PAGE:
Over the past four years it has also been putting new life into vodka-based spirit Taboo, which it took from IDV. Relaunched two years ago, it has been given new packaging and a new advertising campaign.

Carter said: "It was way down on the list for IDV but is now growing by 10 per cent each year."

Promotions have included "Drink his kit off" in nightclubs where male dancers strip according to how much Taboo is being drunk.

While its sister brand Mirage is being phased out over time, FDB last year mixed Taboo with white wine and fruit juices to produce a premium packaged spirit, Taboo Spicer.

When Grant's took a 50 per cent stake in 1997, it handed FDB two whiskies with major caché, Glenfiddich and The Balvenie.

It has championed the single malt Scotch category, organising tasting sessions for publicans and customers and appointing its own "whisky ambassador" to promote the sector.

Last autumn it extended the Glenfiddich brand with a spin-off malt whisky liqueur, which is currently being promoted in the on-trade.

Three years ago FDB took on another sluggish UK brand, Campari, from Remy Martin after nearly 20 years of decline.

Following a relaunch in 1997, FDB invested £1.1m in a TV advertising campaign last year under the banner "Mixing bitterness with pleasure", placing the drink in a male London clubland setting.

Orange juice was promoted as a mixer, with sampling campaigns in Terence Conran's fashionable outlets and Corney & Barrow wine bars.

"We are succeeding in making the brand more appealing to a male audience who like bitter drinks and want something refreshing," Carter said.

Sales of Campari are now improving and are on target to grow volume to over 100,000 cases by next year.

Last year FDB went to Russia to pick up the world's leading vodka, Stolichnya, which Main believes has "huge potential for development" in the UK.

Young women, dubbed "Stoli Dollies", have been offering samples at railway stations while the bottles have been placed in stylish bars and restaurants owned by the Conran Group as well as London wine bars.

"Part of our strategy is to get high-profile outlets where it will be seen and viewed as aspirational," Main explained.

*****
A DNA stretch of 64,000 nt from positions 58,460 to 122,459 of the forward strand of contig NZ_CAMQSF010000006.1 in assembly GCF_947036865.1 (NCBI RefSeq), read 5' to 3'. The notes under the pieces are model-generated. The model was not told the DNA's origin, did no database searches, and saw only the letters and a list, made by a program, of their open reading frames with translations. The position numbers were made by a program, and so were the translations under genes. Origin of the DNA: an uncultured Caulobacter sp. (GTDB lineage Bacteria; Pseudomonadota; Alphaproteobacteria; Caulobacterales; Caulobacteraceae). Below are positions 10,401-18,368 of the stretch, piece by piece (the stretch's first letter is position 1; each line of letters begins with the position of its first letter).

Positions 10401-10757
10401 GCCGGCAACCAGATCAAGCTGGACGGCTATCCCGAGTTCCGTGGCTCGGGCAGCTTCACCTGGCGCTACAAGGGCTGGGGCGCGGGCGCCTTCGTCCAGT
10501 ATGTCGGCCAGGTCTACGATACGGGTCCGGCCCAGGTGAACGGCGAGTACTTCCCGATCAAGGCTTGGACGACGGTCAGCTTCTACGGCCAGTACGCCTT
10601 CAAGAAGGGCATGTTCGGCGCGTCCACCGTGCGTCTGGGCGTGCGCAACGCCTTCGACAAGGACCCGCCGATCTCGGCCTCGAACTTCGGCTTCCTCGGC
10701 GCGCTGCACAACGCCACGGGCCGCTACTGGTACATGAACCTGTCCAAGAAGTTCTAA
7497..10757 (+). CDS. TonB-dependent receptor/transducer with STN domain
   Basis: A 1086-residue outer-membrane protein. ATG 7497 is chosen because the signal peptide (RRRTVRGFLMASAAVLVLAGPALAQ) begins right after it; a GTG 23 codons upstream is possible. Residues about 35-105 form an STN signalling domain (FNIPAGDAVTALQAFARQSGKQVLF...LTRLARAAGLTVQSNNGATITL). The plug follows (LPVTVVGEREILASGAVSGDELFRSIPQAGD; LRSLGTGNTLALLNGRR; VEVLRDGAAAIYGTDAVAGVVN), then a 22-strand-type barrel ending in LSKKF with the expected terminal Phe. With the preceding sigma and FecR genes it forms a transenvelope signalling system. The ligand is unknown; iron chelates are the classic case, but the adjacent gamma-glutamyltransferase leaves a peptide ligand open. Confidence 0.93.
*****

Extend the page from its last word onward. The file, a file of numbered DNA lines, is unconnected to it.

The addition of a vodka placed FDB in three of the main spirit categories, with Lichfield Gin from Grant's.

Last year it snapped up the Gonzalez Byass range of sherries, including Tio Pepe — another sector that has been in steep decline.

This is undergoing a "complete brand review" before an attempt next year to reposition the whole category.

"We are looking at how we can develop a better identity for sherry in Britain," Main said. "We want to come to the category with something bigger and different.

"It has great brand value as an authentic Spanish wine that should be drunk chilled and not left on the back-bar for weeks after it's been opened."

After three years' success with Glenfiddich and The Balvenie, FDB snatched distribution for other Grant's products from Allied Domecq Wines and Spirits in March.

It has now begun new trade and consumer promotions for Grant's Family Reserve, which is one of the UK's biggest-selling blended whiskies.

"We didn't realise until we started distributing it quite how fantastic a brand it was," Main said. "Everything about it is right for growth. It's a huge acquisition that gives us more authority in the on-trade."

Despite FDB's break from its Yugoslav past, it still distributes the original Lutomer Laski Rizling as part of a colourful and diverse portfolio.

The expansion of its product range has been matched by turnover, which has grown from £30m to £80m over the past four years.

"The industry is always changing and we are looking for new brands in the areas where we have strengths and expertise," Main said.

"We have brands with history from different parts of the world. They are incredibly complex and varied, made with fantastic handicraft. It makes this an amazing business to be in."